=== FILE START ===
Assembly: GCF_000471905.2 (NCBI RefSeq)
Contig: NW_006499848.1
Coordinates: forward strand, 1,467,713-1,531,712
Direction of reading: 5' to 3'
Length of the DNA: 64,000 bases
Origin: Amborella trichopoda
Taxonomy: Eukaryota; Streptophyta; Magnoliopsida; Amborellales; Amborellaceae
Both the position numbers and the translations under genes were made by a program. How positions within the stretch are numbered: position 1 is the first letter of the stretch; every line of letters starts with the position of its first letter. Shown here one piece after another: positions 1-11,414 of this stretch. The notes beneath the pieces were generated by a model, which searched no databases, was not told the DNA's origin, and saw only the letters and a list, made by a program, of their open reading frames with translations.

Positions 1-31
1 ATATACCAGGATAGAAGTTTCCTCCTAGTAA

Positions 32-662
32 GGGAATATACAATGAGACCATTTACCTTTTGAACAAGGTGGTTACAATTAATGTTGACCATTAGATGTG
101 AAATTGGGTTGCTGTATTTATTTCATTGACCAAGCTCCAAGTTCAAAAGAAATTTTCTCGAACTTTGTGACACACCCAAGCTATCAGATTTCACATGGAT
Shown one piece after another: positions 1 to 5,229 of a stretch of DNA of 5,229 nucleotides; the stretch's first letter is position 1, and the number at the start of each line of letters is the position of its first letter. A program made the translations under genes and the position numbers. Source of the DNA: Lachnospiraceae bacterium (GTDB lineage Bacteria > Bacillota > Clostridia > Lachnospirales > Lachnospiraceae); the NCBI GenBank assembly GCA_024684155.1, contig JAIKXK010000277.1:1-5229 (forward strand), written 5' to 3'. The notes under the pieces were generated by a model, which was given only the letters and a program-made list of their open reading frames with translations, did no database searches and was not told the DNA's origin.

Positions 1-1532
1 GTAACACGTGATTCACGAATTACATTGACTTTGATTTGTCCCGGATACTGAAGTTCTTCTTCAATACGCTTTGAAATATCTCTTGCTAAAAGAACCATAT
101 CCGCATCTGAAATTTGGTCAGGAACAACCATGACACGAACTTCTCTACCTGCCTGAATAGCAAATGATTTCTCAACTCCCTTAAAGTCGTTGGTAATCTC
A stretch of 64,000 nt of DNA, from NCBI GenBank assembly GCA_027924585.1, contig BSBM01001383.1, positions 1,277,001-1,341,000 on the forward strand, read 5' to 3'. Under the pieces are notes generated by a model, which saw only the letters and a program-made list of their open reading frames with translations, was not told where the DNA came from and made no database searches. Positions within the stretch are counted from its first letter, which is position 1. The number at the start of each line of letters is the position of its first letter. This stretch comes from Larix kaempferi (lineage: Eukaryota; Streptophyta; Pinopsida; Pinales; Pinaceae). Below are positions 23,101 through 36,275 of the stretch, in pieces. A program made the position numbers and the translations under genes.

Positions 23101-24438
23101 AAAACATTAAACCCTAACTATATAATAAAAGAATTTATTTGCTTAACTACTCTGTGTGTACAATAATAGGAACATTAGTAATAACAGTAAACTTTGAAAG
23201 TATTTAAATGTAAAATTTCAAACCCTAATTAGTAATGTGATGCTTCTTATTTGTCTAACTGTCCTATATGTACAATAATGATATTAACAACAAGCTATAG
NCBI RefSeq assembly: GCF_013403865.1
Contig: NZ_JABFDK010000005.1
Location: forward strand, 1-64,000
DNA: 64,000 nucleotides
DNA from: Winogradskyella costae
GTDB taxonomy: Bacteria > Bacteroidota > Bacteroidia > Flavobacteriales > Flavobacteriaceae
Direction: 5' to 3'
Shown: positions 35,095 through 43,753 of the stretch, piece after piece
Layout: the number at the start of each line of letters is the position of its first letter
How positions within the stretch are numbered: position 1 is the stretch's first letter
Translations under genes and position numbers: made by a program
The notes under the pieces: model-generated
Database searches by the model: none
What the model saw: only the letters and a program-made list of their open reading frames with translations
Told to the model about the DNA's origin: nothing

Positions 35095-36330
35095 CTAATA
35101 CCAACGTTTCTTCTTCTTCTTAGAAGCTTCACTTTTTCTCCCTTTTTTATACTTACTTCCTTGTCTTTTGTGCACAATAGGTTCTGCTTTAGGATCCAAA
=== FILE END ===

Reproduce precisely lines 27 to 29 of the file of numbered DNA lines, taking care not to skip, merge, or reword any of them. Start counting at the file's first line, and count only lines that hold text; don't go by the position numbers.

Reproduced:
GTDB taxonomy: Bacteria > Bacteroidota > Bacteroidia > Flavobacteriales > Flavobacteriaceae
Direction: 5' to 3'
Shown: positions 35,095 through 43,753 of the stretch, piece after piece